The Magic of Environment Fields

 

K2 blackpearl’s Environment Fields are accessible through an IDE like K2 Studio or directly from the browser-based K2 Workspace. The values they contain are always of the String data type. What’s really magical about them is that they may be accessed at runtime by any workflow process and their values may be modified arbitrarily from outside of a process by an administrator. They differ from Activity- and Process-scope Data Fields in that these values are limited in scope to a specific workflow process and their values are compiled and deployed with the process.

These differences afford you, the developer, some amazing opportunities.

Let’s say that a workflow process sends e-mail traffic which contains a privacy statement at the bottom of the body of every outgoing message, and that the content of the message must be able to be changed as the business requires. You can meet these criteria handily by placing that text in an Environment Field and referencing the field in each of your e-mail events. The text is in one field only, so changes to the content will affect all of the messages, and the content can be changed arbitrarily by an administrator with sufficient access. Once the field is changed, the new text will appear with every new E-mail Event which references it — even in current process instances. And the best part? The content in Environment Fields is detached from your compiled solution, so you don’t have to recompile and redeploy the solution every time that text is modified.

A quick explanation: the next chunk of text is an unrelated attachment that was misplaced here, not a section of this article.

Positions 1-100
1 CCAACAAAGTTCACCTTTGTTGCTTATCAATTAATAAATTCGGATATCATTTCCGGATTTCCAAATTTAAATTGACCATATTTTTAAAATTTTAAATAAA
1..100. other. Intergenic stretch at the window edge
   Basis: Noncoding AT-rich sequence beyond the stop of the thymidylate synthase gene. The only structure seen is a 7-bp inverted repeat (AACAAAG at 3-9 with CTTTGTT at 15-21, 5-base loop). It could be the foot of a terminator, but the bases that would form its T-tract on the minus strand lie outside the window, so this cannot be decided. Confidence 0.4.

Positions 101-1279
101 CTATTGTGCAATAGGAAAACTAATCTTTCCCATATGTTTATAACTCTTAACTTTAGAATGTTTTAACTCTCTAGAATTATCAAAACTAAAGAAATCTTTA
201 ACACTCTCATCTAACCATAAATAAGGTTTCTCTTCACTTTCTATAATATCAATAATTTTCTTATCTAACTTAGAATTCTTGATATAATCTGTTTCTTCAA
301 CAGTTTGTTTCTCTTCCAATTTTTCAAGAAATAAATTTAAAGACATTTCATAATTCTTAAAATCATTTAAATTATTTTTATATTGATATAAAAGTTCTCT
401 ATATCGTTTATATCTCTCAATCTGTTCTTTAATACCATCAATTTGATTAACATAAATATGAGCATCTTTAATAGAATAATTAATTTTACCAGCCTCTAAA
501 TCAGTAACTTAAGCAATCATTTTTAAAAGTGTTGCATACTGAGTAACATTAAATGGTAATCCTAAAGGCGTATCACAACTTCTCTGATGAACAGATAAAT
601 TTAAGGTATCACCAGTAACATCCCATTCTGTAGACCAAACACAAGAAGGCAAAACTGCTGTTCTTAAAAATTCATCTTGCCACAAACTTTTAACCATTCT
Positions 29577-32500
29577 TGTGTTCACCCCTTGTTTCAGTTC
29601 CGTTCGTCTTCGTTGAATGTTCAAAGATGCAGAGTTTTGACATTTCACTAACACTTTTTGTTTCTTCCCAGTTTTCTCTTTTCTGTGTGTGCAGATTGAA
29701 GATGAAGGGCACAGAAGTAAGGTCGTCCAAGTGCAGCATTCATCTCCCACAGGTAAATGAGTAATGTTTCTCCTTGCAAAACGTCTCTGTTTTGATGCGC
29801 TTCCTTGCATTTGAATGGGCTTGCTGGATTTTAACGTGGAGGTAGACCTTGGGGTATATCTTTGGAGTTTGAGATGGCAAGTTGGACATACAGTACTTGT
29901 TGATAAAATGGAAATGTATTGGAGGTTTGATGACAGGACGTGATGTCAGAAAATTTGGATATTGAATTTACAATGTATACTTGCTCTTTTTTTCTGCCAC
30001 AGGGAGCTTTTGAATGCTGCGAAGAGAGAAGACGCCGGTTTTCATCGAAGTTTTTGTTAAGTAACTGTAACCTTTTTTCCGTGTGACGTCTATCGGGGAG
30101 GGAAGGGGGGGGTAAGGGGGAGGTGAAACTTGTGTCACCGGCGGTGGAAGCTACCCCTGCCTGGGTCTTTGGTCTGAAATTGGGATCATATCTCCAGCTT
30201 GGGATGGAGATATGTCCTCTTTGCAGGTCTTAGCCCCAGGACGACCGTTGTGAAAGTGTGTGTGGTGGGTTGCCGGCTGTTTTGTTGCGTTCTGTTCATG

An administrator can modify the Environment Field content through the K2 Workspace. To arrive at the Environment Fields, the administrator would enter the K2 Management Console, then navigate the tree from the root node as follows: {your root node} --> Environment Library --> Templates --> Environments --> {the proper environment} --> Environment Fields

Furthermore, you can perform Replace() functions on the Environment Field content from within the E-mail Events. Let’s say you have an Environment Field which contains the following content: “Thank you for submitting your application to enroll as a provider for the [SystemName].”  In the E-mail Event, you can pass the Field into a Replace() statement, to replace “[SystemName]” with other text — like, say, another Environment Field which contains the system name!

I’m hopeful you’re beginning to see what makes the Environment Field such a magical thing. It offers the benefit of consistency and accessibility without the need for redeployment — which means it can save a lot of time.

The Magic of Environment Fields